They say you could hear the cheer all the way from Saskatoon.

But on the Laing family farm in Harris, Sask., the roar was deafening.

Hunter Laing grew up far from the prairies in Kelowna, B.C., but last Saturday the family was parked in the Land of Living Skies, waiting to hear if his name would be called in the NHL Draft.

Spoiler alert - it was.

My whole dad’s side is there, we were on the farm, probably had 20 to 25 family members,” Laing said when asked to recall his draft-day moment. “We were sitting on the couch just waiting, my uncle just started screaming and, you know, there’s my name with the Flames!

“Thrilled to be here and can’t wait to get things started.”

Laing is hard to miss on the ice. At 6-foot-6, he towers above his peers, and obscures goaltenders’ vision much like storm clouds block out the southern Alberta sky around this time of year.

He scored 11 goals in his rookie WHL season with the Prince George Cougars, carving out a role amid a talent-laden forward group that enjoyed the most successful season in the club’s history in Northern B.C.

Three Cougars - including Laing - were drafted this year, including Lethbridge’s Terik Parascak, who shot up the draft boards and wound up being selected 17th overall by Washington.

All in all, it was the right environment for Laing to find his feet - and find his role as a WHL power forward.

“It was my first year, the guys were awesome, we had a really tight core,” he said of the 2023-24 Cougars. We saw a couple players get drafted, I was super happy for Perry, there, going 17th, and then (Ondrej) Becher, and then we have a lot of guys at development camps.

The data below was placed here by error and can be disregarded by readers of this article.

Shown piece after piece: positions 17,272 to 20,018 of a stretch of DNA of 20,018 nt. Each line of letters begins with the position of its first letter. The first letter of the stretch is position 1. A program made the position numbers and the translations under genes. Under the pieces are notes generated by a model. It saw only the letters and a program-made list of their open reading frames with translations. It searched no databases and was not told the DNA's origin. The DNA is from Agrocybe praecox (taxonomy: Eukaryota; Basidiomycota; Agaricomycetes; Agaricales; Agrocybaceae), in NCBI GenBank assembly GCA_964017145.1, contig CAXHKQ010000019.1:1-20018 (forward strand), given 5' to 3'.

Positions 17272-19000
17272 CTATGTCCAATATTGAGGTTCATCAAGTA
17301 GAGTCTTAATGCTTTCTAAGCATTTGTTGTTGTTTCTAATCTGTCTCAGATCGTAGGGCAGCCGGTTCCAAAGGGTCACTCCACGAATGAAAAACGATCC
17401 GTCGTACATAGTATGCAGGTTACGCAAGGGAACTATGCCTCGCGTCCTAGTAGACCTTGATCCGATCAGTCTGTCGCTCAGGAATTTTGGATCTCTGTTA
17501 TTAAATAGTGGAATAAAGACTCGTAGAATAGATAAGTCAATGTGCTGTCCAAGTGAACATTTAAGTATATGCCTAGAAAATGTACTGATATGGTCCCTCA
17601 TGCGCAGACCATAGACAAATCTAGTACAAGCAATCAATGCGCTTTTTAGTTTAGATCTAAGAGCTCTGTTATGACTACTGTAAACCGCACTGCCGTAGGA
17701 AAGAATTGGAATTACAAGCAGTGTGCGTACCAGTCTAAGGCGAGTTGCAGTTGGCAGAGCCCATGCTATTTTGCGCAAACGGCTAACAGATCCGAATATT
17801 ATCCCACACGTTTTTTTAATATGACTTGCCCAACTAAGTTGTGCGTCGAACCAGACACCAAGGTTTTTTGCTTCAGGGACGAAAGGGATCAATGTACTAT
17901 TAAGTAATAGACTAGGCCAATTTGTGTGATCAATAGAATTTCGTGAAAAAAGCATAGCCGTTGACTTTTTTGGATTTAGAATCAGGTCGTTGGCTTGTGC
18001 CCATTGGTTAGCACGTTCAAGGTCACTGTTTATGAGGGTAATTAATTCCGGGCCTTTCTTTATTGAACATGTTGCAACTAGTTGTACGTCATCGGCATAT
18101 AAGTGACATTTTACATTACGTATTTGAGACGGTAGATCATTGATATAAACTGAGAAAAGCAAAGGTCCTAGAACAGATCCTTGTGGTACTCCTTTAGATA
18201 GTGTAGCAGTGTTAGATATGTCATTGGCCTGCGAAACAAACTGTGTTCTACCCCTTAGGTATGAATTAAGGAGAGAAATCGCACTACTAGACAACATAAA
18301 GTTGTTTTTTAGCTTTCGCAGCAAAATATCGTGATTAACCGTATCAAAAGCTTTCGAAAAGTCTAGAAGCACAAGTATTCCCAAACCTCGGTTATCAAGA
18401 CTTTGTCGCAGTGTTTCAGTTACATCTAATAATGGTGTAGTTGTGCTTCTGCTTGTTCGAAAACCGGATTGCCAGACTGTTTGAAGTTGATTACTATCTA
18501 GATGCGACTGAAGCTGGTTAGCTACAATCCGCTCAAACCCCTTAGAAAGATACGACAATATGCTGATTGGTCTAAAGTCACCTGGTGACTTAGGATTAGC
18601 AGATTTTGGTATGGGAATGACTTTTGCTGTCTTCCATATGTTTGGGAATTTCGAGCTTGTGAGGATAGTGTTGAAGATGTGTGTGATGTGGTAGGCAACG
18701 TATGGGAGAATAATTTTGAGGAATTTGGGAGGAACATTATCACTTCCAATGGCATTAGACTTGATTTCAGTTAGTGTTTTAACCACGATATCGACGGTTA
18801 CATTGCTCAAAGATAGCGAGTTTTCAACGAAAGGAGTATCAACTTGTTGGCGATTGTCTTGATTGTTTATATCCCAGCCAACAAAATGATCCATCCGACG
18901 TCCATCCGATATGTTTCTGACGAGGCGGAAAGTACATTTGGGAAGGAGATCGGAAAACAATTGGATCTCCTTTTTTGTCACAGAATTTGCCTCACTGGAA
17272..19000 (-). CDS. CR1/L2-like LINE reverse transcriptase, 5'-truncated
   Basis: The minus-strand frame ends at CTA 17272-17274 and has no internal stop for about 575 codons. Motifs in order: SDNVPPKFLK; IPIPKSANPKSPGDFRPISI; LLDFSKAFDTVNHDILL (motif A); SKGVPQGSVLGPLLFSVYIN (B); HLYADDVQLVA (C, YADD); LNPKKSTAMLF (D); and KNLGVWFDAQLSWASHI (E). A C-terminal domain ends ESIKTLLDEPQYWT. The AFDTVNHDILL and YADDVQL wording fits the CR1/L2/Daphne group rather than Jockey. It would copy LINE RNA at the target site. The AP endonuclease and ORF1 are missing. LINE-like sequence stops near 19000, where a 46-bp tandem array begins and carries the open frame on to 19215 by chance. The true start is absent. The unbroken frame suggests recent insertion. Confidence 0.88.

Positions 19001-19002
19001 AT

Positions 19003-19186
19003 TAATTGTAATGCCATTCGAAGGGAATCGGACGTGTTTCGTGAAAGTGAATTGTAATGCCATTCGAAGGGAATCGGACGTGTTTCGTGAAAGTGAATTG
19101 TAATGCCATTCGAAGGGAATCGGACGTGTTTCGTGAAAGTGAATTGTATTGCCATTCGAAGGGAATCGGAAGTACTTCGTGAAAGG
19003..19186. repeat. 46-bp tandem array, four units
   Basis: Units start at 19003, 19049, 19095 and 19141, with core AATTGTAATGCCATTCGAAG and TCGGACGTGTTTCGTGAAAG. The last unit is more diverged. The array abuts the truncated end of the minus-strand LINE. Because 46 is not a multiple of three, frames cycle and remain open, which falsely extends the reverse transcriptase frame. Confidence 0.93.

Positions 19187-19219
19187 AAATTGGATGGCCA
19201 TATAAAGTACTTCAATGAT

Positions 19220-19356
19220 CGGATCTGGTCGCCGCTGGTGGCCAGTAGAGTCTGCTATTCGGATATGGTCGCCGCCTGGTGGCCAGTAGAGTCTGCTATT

“We had a good team, I enjoyed it, had a lot of fun, and we’re looking to do the same thing next year.”

Laing knows there’s work to be done as he continues chasing pro hockey dreams.

But he’s got the perfect role model right at home in father Quintin; the former Abbotsford Heat captain carved out a 14-year pro career that included NHL stops in Chicago and Washington.

Originally drafted by the Red Wings in 1997, the elder Laing was a powerful WHL winger himself with the Kelowna Rockets, wreaking havoc in the old bandbox Memorial Arena in the late 1990s.

He put in the work: his NHL debut came at 24, his first NHL goal four years later at the age of 28, and a Calder Cup with the Hershey Bears in 2009.

Now, Hunter’s carrying on a family legacy, all while sporting the No. 53 Quintin wore with the Capitals.

“I consider my dad my best friend, he’s always been there for me, he’s been my role model ever since I was born,” Hunter said. “Watching him play for Washington, coming here, it’s pretty cool to wear his number that he wore here.

“It’s definitely a full-circle moment. I definitely know he’s proud of me back home.”

Hunter is set to see plenty of his father on the ice this winter too - Quintin serves as an assistant coach with the Rockets.

But family rivalries aside, the younger Laing is focused on taking lessons from this week’s camp, and the trust invested in him by the Flames, into his sophomore season in Prince George.

And make no mistake - he wants to be a player his team can count on.

“I’m a player that a coach can trust, you know, put out there late in the game, take a faceoff, or just play a 200-foot game,” he said. “I feel like I can play net-front, I’m good around the net. I can make some plays, too, score some goals.”

He’s got the size advantage.

He’s got the self-belief.

And now that he’s gotten a taste of Flames Development Camp, Laing knows what it will take to get to that next level.

“(I’m) just seeing the level here of how good these guys are, how strong they are,” he said, wide-eyed.

“I’ve definitely got to build my game.”